It’s summertime again, and here are a few exciting time-traveling trips you can take through the magic of reading.

For very young readers

“Alistair’s Time Machine,” by Marilyn Sadler; Prentice-Hall, 1986

Alistair builds a time machine for his science fair. It takes him on adventures to many different time periods, but it doesn’t work right when he shows it to the judges. The illustrations tell half the tale in this funny little adventure.

“The Fran That Time Forgot,” by Jim Benton; Simon and Schuster Books for Young People, 2005

When pint-size mad genius Franny K. Stein is ridiculed for her odd middle name, she builds a time machine to go back and change it. Then, when she travels into her own grim future, she sees that there are things in life that are worse than being made fun of. This is a good choice for children just beginning to explore chapter books.

For elementary school readers

“The Time Warp Trio: 2095,” by Jon Scieszka; Viking, 1995

That time-traveling trio is at it again. When The Book zaps Fred, Sam and Joe into the future, they find themselves face to face with dangerous Sellbots, outrageously expensive pizza slices and their own great-grandchildren. This entire series of books is a favorite for boys, especially reluctant readers.

“Monday With a Mad Genius,” by Mary Pope Osborne; Random House, 2007

Morgan Le Fey, the magical librarian of the Magic Tree House, has a special mission for Jack and Annie. She wants them to travel to the 1500s and help the great Leonardo da Vinci find the secret to happiness that will help restore meaning to his life. This is the latest in Osborne’s wildly popular series and provides interesting tidbits about the life of one of history’s most influential minds.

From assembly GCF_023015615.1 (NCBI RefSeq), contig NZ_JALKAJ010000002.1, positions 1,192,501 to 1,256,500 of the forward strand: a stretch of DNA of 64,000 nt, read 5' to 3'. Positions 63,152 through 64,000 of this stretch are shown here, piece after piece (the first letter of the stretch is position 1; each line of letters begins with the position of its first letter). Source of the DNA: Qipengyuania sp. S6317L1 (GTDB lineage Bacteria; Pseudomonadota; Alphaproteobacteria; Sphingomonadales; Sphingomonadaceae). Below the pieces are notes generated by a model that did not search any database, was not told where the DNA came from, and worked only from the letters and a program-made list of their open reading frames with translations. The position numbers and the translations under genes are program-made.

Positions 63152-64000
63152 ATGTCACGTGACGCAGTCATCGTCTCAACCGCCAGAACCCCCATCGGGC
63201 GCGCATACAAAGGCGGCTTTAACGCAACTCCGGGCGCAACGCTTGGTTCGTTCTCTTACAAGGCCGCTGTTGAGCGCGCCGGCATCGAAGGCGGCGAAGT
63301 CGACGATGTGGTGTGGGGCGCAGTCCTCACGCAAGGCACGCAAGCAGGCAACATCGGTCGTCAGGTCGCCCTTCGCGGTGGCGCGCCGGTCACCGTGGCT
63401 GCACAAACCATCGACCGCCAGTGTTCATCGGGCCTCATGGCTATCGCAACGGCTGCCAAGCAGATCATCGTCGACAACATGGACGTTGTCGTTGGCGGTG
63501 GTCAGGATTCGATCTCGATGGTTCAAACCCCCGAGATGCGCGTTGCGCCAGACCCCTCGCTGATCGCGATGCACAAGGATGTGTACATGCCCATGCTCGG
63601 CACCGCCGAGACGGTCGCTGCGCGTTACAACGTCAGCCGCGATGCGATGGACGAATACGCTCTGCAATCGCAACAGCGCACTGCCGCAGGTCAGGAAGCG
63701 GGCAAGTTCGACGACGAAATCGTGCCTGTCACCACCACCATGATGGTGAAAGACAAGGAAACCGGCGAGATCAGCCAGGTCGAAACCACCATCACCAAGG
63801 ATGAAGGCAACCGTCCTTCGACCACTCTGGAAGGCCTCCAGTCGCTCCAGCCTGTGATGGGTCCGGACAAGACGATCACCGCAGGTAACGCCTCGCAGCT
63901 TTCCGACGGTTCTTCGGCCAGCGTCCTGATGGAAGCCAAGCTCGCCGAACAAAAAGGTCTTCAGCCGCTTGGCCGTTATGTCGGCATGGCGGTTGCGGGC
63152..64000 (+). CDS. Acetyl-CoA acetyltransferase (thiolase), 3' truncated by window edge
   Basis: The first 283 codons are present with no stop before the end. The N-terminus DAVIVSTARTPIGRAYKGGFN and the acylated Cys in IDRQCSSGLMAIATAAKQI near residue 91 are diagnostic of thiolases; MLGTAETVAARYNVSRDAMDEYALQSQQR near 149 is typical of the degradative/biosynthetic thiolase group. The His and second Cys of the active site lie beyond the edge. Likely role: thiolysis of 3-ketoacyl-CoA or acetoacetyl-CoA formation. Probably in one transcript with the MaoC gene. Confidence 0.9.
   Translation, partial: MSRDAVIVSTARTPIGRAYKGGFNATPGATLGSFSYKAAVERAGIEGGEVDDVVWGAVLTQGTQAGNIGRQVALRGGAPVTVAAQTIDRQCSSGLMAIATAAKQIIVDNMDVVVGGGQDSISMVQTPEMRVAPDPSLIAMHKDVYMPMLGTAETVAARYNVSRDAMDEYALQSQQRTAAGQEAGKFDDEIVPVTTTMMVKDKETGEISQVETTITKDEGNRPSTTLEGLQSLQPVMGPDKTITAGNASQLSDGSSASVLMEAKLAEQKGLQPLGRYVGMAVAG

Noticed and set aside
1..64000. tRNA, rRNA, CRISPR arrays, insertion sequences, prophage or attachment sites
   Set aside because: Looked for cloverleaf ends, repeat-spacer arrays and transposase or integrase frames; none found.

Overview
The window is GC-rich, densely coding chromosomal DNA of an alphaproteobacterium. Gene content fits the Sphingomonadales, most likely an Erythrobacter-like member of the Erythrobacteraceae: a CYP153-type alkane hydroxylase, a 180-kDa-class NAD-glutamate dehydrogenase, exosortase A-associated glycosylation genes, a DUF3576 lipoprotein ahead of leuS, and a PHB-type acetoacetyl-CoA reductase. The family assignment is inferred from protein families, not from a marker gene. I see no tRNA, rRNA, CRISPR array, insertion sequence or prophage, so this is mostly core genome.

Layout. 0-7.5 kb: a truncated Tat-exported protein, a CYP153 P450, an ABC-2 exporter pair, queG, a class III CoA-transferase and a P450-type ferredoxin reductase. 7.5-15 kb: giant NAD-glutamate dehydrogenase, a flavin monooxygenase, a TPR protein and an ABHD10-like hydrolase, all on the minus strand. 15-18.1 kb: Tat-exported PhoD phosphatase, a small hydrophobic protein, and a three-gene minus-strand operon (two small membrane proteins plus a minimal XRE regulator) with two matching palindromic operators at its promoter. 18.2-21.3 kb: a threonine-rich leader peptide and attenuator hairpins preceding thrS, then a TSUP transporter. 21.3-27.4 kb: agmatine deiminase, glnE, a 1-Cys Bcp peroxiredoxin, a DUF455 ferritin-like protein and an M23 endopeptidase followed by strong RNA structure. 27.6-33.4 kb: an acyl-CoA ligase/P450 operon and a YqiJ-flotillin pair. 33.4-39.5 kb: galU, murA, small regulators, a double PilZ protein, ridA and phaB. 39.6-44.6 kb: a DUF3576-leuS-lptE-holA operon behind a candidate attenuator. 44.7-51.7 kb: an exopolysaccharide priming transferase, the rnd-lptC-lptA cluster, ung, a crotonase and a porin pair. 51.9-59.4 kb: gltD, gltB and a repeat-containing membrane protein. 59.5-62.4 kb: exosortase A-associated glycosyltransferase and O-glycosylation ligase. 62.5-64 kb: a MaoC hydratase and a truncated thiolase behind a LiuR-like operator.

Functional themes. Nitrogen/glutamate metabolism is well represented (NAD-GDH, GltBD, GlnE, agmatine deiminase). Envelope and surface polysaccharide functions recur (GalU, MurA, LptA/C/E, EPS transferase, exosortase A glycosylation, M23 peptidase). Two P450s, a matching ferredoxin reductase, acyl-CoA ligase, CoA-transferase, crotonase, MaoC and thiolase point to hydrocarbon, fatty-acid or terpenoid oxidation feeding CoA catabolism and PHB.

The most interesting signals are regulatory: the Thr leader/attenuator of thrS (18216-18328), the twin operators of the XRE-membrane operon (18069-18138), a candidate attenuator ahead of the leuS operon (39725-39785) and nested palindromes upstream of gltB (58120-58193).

“Molly Moon’s Hypnotic Time Travel Adventure,” by Georgia Byng; HarperCollins Publishers, 2005

When a time-traveling stranger kidnaps her pet pug, Petula, young hypnotist Molly Moon follows them back to 1870 India, where she meets the evil Maharaja of Waqt. The maharaja wishes to change history by kidnapping previous versions of Molly at three different ages. Molly’s exciting challenge is to rescue her former selves without changing her own past and affecting her own present.

For middle school readers

“A Swiftly Tilting Planet,” by Madeleine L’Engle; Farrar, Straus and Giroux, 1978

The characters from L’Engle’s Newbery-winning masterpiece “A Wrinkle in Time” return. When a mad dictator threatens to destroy the world in a nuclear war, Charles Wallace must travel into the bodies of four different people from the past to keep the evil leader from being born.

For teen readers and up

“The Time Machine,” by H.G. Wells; Signet Classics, 2002

A nameless adventurer builds a time machine that takes him to the year 802,801, where he meets a peaceful, childlike race called the Eloi and the monsters who appear to serve them, the Morlocks. Only upon further investigation does he discover the grim bond between these two related sub-human species. This is one of the great science-fiction novels of all time.


Only subscribers are eligible to post comments. Please subscribe or to participate in the conversation. Here’s why.

Use the form below to reset your password. When you've submitted your account email, we will send an email with a reset code.